Regarding your question "I'm not sure that a MDPro is up to the task of controlling a very large hardware setup, given each sysex stream needs it's own midi channel (and with over 40 physical midi ports on patchbays)":
Do you have an 'input switcher' that can route the input to any of the outputs? like a sequencer does when you select a specific track, that it will MIDI-thru anything incoming to the output of that track.

I agree with you that it would be a great idea to have some unified Sysex database somewhere, but the variety of formats and parameters is bewildering, especially with multi-'partial/layer/tone' synths like most modern synths are. I think that fact alone prohibits coming up with a unified structure!

To answer your question "Is MD flexible/powerful enough to do a serious hardware setup, let me walk with my sysex data...to justify an iPAD Air...I ask myself.":
You can see MD - in conjunction with a virtual MIDI to hardware MIDI box - as just another input for your MIDI setup. In that light, it's mainly your hardware setup that needs to be flexible enough to route the desired controls to the desired synths. And recapping my comments about the "all synths with 1 control simultaneously" - I think your MIDI rig will protest greatly against such a big stream of data anyhow, that it's not really feasible to try and go that route.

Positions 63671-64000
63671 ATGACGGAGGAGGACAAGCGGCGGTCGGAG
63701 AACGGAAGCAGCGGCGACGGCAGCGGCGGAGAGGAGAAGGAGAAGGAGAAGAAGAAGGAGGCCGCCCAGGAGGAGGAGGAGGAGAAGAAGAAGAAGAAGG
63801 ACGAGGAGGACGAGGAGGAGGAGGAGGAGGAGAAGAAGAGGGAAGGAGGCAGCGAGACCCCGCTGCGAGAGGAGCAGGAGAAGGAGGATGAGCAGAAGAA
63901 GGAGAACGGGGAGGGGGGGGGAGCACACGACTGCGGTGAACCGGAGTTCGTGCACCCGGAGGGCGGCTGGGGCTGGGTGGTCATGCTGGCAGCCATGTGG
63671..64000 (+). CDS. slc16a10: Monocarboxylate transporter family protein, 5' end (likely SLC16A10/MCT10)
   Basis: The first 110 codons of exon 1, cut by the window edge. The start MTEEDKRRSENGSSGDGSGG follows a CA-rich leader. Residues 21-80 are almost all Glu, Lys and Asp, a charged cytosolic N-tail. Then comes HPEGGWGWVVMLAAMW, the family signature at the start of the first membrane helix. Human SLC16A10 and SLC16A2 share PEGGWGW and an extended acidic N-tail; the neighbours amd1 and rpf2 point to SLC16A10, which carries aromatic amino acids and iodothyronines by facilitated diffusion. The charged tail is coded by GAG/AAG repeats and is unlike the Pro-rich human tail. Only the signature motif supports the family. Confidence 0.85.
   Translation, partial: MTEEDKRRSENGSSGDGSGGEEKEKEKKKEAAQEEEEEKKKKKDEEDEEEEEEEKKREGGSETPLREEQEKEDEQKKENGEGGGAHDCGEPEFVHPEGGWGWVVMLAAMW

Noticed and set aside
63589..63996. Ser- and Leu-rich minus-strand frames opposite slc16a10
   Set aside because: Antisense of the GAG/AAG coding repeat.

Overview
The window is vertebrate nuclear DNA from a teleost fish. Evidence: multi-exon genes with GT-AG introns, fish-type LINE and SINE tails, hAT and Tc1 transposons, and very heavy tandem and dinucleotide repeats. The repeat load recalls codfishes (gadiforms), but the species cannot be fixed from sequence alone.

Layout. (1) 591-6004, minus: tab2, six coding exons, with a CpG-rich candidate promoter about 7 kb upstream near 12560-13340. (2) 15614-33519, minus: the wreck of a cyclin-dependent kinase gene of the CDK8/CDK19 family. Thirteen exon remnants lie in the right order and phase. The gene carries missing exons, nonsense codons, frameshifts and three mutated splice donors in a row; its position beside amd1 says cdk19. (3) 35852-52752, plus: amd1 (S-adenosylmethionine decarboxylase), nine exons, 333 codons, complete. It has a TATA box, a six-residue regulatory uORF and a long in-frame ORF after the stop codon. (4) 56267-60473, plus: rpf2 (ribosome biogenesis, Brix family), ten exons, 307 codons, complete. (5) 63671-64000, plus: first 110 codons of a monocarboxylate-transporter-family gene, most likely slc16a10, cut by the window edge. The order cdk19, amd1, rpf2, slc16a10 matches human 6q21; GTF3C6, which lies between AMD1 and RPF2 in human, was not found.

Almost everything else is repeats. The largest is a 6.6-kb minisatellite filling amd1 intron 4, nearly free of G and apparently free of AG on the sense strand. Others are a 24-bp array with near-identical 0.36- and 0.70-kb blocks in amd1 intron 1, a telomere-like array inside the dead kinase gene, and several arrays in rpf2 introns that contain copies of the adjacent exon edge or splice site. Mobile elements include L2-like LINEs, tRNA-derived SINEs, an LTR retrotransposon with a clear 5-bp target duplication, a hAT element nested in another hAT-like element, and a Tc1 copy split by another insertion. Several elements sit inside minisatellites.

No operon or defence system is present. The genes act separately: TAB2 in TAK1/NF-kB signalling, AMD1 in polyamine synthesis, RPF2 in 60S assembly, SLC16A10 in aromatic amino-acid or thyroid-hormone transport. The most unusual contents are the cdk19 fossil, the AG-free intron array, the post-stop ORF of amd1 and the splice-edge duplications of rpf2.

Cheers,
Rainer
Thanks for your reply Rainer,

I have 5 x 8 port motu midi patchbays on Win8 with 'any to any' routing being provided by CopperLan. Data between devices can be thinned to 1 channel if desired and sysex gets it's own separate channel 'sys' that can be enabled separately. They have a commercial and Freeware SDK for developers.

I think hands down, CopperLan is the way for end to end midi/sysex communication.

For note information, I have 6 x Korg S3 Rhythm modules that have 8 velocity sensitive buttons and which can be assigned to any note. If you want a laugh, check out it's sysex implementation...keep a month spare to make a template for this thing :) http://www.houseofsynth.com/korg-s3-rhythm-workstation-drum-machine-sequencer-owners-service-manual